The Bayesian method can be extended to include the number of alleles at a QTL as a parameter in the model (Jannink and Wu 2003). However, Jannink and Wu (2003) concluded that for interconnected families there is insufficient information in DNA-marker and phenotypic data to determine with high probability the QTL allelic number unless each family contains many individuals (more than 100). Our own experience (unpublished results) is that simulations of tri-allelic QTLs with substantial allelic differences, the bi-allelic QTL approach fits two closely linked QTLs. In cases where the allelic effects did not differ substantially, the biallelic Bayesian method clustered the alleles into two allelic groups.

The REML and Bayesian approach could be used in a complementary way to combine the advantages of both approaches, i.e., the handling of a wide spectrum of genetic phenomena with the possibility of an elegant approach to the number and the location of QTLs. One could start with a genome wide scan using a REML implementation of our mixed model framework to get a first rough estimate of the number of QTLs, their locations and effects. Next, one could focus on specific genomic regions to run a more refined Bayesian analysis to obtain estimates for especially QTL location and to a lesser extent QTL number.

Approaches to hybrid prediction

When looking at the literature, various classes of approaches to predicting HP can be distinguished. On one extreme, we find the mixed model based approaches of which Parisseaux and Bernardo (2004) is the classical example. The modeling approaches developed in this paper are part of that tradition. The approach can be characterized by the fact that GCA and SCA effects are seen as random parameters whose VCOV matrix should be structured on the basis of pedigree and marker related information. QTLs then absorb part of the original GCA and SCA signal. On the other extreme, we find regression based approaches where HP and parts thereof, like GCA, SCA, mid parent performance, and mid parent heterosis are regressed on marker information or distance related information derived from markers (Vuylsteke et al. 2000; Schrag et al. 2006, 2009). Although QTLs are identified, their relationship with GCA and SCA is not direct, as in the above-mentioned mixed models. A risky property of the latter approaches is that they typically estimate constitutive effects of HP (GCA, SCA, etc.) in a first linear model and then select markers for association with those effects in one or more further regression procedures, to finally put the pieces together again and to arrive at HP predictions that are composed of the estimates for the corresponding parameters (GCA, SCA, etc.), where these estimates come from different model fits and estimation procedures. For unbalanced data, as hybrid prediction data invariably are, interaction parameters as SCA (and GCA to a lesser extent) are not estimable within fixed linear models, which means that these parameters cannot be calculated as linear combinations of observations without imposing rather artificial constraints (Nelder 1994). When GCA and SCA are taken random, estimability of the parameters is less of a problem, but interpretation remains a problem. Parameters like SCA mainly indicate differences between model fits of increasing complexity, so these parameters can better be understood as residuals indicating lack of fit (from a main effects only model) than as genetic entities contributing to HP. Modeling of HP within one and the same modeling framework avoids all these interpretational problems and has our preference.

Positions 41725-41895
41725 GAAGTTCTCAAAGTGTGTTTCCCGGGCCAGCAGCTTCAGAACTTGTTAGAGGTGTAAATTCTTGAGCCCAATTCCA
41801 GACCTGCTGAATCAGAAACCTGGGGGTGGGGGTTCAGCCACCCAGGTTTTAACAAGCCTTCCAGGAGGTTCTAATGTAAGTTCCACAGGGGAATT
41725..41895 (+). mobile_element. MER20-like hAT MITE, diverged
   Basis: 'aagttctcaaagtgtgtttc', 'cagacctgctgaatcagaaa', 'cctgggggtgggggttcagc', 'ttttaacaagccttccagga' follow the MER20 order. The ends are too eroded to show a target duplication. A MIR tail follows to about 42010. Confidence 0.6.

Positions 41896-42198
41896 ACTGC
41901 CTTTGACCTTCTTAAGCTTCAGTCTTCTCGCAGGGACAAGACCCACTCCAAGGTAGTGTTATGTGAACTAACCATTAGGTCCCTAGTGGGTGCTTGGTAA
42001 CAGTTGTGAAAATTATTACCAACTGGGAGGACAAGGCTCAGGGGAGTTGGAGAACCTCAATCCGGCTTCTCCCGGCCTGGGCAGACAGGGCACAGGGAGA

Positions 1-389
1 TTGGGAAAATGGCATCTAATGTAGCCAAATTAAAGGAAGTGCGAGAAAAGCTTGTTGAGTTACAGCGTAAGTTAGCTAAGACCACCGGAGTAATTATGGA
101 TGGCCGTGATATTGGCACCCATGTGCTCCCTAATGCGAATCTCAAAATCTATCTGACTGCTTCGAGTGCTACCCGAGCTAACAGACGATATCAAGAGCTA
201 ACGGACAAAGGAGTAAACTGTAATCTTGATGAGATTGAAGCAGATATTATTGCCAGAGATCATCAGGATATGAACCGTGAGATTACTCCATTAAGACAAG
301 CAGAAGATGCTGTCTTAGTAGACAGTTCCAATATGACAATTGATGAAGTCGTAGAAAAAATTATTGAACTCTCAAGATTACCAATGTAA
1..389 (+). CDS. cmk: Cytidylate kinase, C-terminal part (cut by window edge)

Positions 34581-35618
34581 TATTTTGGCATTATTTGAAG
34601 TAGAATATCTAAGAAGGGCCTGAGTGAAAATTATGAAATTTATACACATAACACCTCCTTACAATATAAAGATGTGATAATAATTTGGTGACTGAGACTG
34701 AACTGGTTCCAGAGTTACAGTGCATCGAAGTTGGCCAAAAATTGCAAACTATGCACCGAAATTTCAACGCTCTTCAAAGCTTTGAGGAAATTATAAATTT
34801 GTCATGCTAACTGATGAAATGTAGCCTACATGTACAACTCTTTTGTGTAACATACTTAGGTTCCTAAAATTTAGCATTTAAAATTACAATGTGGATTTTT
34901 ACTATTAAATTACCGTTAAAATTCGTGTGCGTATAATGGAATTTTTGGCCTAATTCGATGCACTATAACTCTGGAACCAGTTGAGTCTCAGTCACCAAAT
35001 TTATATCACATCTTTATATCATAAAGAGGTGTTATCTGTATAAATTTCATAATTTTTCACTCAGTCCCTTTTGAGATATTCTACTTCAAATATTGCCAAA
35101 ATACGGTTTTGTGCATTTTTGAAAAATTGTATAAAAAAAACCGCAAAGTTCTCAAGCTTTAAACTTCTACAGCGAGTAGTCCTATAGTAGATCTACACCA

The problem of difficult to interpret genetic interaction parameters, like SCA and epistasis, in unbalanced data also affects a recent proposal of Melchinger et al. (2007) to construct NCIII designs to estimate dominance effects that are not contaminated by additive × additive epistatic interactions. Melchinger et al. (2007) see the unbiased estimation of dominance and additive × additive epistatic interactions as a condition for reliable HP prediction. QTL effect estimates would otherwise not carry over to other genetic backgrounds. Still, we feel that a mixed model QTL approach for use in an existing breeding population, as outlined in this paper, should always be a strong competitor to an approach requiring specifically designed breeding populations producing balanced data sets.

Hybrid performance and prediction